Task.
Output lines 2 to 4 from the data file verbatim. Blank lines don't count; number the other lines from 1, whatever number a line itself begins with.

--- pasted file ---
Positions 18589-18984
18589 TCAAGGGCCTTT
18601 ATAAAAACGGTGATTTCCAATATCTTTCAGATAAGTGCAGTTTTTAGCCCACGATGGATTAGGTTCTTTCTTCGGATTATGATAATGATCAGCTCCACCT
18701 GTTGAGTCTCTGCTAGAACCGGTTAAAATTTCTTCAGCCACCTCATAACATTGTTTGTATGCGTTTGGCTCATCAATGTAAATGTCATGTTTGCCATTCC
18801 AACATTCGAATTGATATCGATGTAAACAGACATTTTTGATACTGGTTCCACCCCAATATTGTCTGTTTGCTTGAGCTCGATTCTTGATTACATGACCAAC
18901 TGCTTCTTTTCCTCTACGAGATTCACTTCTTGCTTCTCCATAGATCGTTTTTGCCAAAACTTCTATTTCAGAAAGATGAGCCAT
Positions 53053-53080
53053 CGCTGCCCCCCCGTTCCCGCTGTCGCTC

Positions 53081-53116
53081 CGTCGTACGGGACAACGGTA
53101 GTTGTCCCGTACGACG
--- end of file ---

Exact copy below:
18589 TCAAGGGCCTTT
18601 ATAAAAACGGTGATTTCCAATATCTTTCAGATAAGTGCAGTTTTTAGCCCACGATGGATTAGGTTCTTTCTTCGGATTATGATAATGATCAGCTCCACCT
18701 GTTGAGTCTCTGCTAGAACCGGTTAAAATTTCTTCAGCCACCTCATAACATTGTTTGTATGCGTTTGGCTCATCAATGTAAATGTCATGTTTGCCATTCC